As a creative team we relied on Skype to communicate, and we would have weekly team meetings online from London, Berlin, Stuttgart and sometimes Spain. Holidays, timezones and other potential disruptions were no barrier. We only actually met in the flesh a couple of times, at the beginning and end of the project, everything else happened digitally. It was strangely appropriate.

In mid-2013, the publisher, Bastei Lübbe, joined the project as a partner to publish the Graphic Novel series and they liked the concept enough to see that it would make a good thriller novel as well.

I have no idea how hard the producers at Filmtank had to push to get me selected as the writer of the novel as well, but by mid-September I was asked to come up with a treatment for a serialized novel. It was a dream for me, as a writer, to be asked to write the novel. That stuff never happens, does it?

Fortunately, I had been researching the world of cyber warfare, cyber terrorism and cyber crime for over a year by that point for the graphic novel, and I had a lot of interesting stories to draw upon. The publisher made it clear from the outset that it would be a very tight deadline, since they wanted to tie the launch of the novel in with the launch of the graphic novel, and they wanted to do it simultaneously in English, German and Mandarin Chinese.

They weren’t joking about the deadline: I sent off the story summary on the 16th September and delivered the completed novel on the 16th December! It was the most rigorous writing deadline I have ever had, and there was not a spare moment for anything else in those three months, but I wouldn’t change anything if I had my time again. It was a fantastic experience – I just had to write, every day, for at least eight hours a day. No excuses.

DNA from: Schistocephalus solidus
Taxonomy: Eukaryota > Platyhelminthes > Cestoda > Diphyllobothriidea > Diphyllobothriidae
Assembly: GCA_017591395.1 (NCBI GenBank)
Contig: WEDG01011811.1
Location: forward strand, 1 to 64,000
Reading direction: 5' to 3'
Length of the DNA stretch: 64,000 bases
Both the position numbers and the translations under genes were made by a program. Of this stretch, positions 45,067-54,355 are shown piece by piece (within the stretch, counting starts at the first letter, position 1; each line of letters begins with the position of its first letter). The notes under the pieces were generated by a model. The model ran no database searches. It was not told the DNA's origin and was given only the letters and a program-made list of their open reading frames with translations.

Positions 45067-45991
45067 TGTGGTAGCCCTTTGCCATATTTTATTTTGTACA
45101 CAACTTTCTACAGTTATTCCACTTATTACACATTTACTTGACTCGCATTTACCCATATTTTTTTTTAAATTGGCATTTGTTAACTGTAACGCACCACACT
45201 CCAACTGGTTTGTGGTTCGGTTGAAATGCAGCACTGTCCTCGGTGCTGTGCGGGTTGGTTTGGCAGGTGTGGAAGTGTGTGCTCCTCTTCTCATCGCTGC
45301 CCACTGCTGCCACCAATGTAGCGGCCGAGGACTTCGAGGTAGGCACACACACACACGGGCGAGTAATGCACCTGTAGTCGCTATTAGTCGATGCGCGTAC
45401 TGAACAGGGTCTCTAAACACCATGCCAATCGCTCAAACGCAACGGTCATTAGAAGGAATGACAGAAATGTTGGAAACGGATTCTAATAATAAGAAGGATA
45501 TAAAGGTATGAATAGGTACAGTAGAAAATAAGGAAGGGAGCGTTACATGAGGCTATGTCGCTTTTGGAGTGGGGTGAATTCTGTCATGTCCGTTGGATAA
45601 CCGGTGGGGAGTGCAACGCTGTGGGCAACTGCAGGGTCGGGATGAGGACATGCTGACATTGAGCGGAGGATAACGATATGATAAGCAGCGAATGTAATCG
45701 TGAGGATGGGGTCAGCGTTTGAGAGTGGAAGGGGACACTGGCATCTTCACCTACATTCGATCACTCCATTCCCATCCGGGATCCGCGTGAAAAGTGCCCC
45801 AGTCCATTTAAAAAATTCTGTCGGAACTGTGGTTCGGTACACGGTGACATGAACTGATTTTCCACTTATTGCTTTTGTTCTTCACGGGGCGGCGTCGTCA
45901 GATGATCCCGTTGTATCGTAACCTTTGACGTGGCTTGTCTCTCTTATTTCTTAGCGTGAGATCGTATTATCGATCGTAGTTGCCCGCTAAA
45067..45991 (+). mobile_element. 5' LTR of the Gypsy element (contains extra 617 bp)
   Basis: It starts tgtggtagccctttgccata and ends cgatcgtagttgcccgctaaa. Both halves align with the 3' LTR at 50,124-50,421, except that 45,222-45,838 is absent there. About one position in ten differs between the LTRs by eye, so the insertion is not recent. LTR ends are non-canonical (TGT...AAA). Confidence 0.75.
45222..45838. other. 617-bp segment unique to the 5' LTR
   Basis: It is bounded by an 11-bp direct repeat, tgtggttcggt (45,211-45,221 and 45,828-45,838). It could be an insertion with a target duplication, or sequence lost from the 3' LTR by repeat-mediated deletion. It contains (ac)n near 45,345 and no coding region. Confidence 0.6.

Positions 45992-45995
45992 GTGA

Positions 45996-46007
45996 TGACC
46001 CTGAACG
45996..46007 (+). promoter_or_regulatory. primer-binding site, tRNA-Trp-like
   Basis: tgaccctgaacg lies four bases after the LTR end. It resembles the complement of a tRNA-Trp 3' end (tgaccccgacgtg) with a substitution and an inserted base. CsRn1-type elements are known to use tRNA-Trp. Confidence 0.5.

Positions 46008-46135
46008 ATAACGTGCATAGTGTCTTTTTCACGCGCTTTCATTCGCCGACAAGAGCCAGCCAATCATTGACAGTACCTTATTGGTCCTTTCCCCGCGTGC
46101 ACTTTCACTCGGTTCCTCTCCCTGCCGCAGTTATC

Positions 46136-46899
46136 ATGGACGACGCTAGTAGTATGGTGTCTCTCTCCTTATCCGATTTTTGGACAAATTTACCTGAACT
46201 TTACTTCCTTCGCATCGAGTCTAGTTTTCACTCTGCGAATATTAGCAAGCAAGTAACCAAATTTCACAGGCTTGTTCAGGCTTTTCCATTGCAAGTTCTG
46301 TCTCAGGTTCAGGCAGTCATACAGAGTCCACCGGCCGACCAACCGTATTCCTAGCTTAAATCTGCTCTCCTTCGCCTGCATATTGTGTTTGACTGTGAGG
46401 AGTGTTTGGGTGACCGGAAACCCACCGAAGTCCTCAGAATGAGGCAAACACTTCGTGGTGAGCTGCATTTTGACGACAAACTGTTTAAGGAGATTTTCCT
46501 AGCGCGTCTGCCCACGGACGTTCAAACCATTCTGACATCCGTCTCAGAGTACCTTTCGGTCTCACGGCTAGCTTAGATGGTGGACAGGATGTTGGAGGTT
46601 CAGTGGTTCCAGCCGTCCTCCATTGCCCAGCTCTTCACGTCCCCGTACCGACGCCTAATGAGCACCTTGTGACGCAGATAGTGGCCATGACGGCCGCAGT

The novel still sticks to the same rules as every other part of the project – it is all based in truth. In the end, I think the novel adds yet another dimension to the project as a whole, and hopefully will reach another audience again. Hopefully it will be a thrilling read, but will remind readers that we need to be more aware of our presence online and our over-reliance on the ease and convenience of technology in almost every part of our lives.

What I wanted to do was write a rollicking good page-turner of a crime thriller novel, with a chilling, real-life core. I defy anyone who reads it to say that none of the threats that feature in the novel could happen to them.



Netwars is a unique global cross-platform project created by leading German publisher Bastei Entertainment, following a group of hackers dealing with the impending threat of digital warfare between cyber terrorists and governments.


Published as six eBooks, the netwars project will also include three graphic novel apps and an interactive web documentary, with award-winning actor Nikolai Kinski (Aeon Flux, The Sinking of the Laconia, Yves St Laurent) playing the connecting character across all platforms. Each project can be followed as a standalone or as complementary to the other projects.